It’s strange to look at a table and think you could eat it. It’s not common that you wood (geddit?). Unless the table was made of bamboo and you had recently frolicked around Japan eating delicious bowls of ramen with miso, fresh greens, and braised bamboo shoots. Bamboo is just one of a range of super-crops that are fast-growing, do not rely on pesticides, and have such a wide range of uses that we can simultaneously sit on the very food we’re consuming. Sustainability is, at its core, a characteristic of whether or not we can keep doing what we’re doing and maintain the kind of earth we want, both for ourselves and for future generations. If we want a future where food is readily available, distributed to the far reaches of the planet and grown with conscious thought to its life, we need to think about how our processes interact with the earth’s resources. We’ve seen how embracing the beauty of ugly fruit
in modern supply chains, has massive outcomes for humans and the environment. Here’s another way we can change the way food is supplied and produced: consider the benefits of crops that could set us up for a sustainable food future, where fewer pesticides and greater output result in happier ecosystems and less labor-intensive manufacturing processes. One school of thought says GMO is the only way to sustain food production with a growing population. But another says a more accessible approach to this problem is sustainable agriculture—which focuses on healthy soil, minimal pesticides, and diversified crops. The abundant, multipurpose crops below tie in closely with this vision, showing us how more sustainable food can be a reality.
We love pandas. We love that they’re smart enough to thrive on one of the world’s most sustainable crops, growing at lightning speed with minimal pesticides, high density, and generally minimal attention. Bamboo is now used throughout the world for textiles, furniture and food, though the latter is a fairly new development in the Western world. Bamboo can be eaten with ramen, curries, and more. If you ever saw an attention-seeking crop, this ain’t it.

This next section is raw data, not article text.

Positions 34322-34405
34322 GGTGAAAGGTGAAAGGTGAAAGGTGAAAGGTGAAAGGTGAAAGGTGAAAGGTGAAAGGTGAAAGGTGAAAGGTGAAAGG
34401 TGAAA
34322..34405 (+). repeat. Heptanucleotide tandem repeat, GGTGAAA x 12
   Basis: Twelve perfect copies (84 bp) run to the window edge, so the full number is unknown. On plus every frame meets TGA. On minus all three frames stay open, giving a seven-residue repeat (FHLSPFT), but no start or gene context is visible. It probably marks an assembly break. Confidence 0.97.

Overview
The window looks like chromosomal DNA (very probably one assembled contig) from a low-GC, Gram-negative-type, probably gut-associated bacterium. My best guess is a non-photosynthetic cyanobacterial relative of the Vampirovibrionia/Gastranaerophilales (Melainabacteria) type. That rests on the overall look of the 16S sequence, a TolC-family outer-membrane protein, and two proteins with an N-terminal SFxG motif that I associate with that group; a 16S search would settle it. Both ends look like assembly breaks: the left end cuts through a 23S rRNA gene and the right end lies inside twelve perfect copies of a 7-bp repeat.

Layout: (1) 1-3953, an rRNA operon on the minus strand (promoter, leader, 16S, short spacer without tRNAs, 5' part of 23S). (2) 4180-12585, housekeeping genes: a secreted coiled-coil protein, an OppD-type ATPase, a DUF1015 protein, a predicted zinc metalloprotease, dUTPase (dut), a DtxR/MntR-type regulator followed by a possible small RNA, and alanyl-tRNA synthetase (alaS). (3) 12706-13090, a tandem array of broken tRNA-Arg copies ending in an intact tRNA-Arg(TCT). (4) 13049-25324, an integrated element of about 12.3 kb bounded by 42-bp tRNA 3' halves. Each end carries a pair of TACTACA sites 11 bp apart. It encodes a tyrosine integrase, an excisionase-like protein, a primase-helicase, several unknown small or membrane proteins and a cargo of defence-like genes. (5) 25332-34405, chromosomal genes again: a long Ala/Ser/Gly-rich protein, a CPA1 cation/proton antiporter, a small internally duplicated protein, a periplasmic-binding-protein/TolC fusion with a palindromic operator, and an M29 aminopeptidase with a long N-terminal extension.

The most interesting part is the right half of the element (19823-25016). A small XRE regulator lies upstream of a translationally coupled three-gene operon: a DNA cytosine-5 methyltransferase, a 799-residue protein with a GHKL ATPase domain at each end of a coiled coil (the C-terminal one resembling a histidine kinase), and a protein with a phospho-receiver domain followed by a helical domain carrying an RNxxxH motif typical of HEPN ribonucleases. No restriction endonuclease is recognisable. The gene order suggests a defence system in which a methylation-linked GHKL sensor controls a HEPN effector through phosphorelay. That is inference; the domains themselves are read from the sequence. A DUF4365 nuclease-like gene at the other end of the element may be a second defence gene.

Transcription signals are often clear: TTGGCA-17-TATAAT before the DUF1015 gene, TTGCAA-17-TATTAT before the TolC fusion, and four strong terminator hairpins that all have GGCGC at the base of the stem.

02. Edible Weeds
Surrendered your plants to the green monsters circling them? You know the ones. But what if you knew they’d make a delicious salad? Dandelion, once a gardener’s enemy, is a perennial plant that just won’t leave soil alone. Sure, this could be a burden, but maybe that’s because we haven’t given it enough of a chance in food. Dandelion is high in iron, potassium, zinc, and vitamins A, B complex, C, and D. Nasturtiums, chickweed, and nettle could even be growing in your potted plants. Identify them, and you may just cut down on that grocery bill.
Biofuels have done an amazing job over the last decade to improve energy access and decrease environmental impact. Sorghum is an interesting source of biofuel—because like bamboo, we can also eat it. As a gluten-free cereal, it can be milled into flour, or used as a whole grain in salads, bakes, and desserts. What’s especially interesting is that it’s grown in normally infertile conditions. Its drought tolerance and versatility makes sorghum a reliable product in Africa and parts of Asia, though in the USA it’s mainly used to feed livestock and (increasingly) produce ethanol.
Millet may remind you of the bird feeder hanging from your porch since 1999, but it’s making a comeback as we revisit the diverse array of easy-growing grains in the world. Millet is a small-seeded grass that requires just a fifth of the amount of water we need to produce rice, and can grow in a variety of soil conditions. What’s more, it doesn’t require pesticides, thrives in substandard environments, and its extensive root systems improve soil fertility for surrounding plants—making it a great addition to a field of diversified crops. It’s also super delicious as a porridge with mixed nuts.
It’s smoking hot right now. Hemp grows incredibly fast, needs very little land to grow, and, like millet, improves the soil health of its fellow plants. To add to the list, it’s naturally resistant to most pests, which means it was even used after the Chernobyl disaster to cleanse groundwater of toxins and pollutants. In the textiles world it needs half the land area and water as cotton, and it’s making a mark replacing traditional fuel, paper, concrete, and plastic. It’s basically saving the world. Last but not least, hemp is also great in the kitchen (overachiever). Hemp seed butter, milk, and hemp bars might only be in tiny alternative grocery stores right now, but times are definitely a-changing.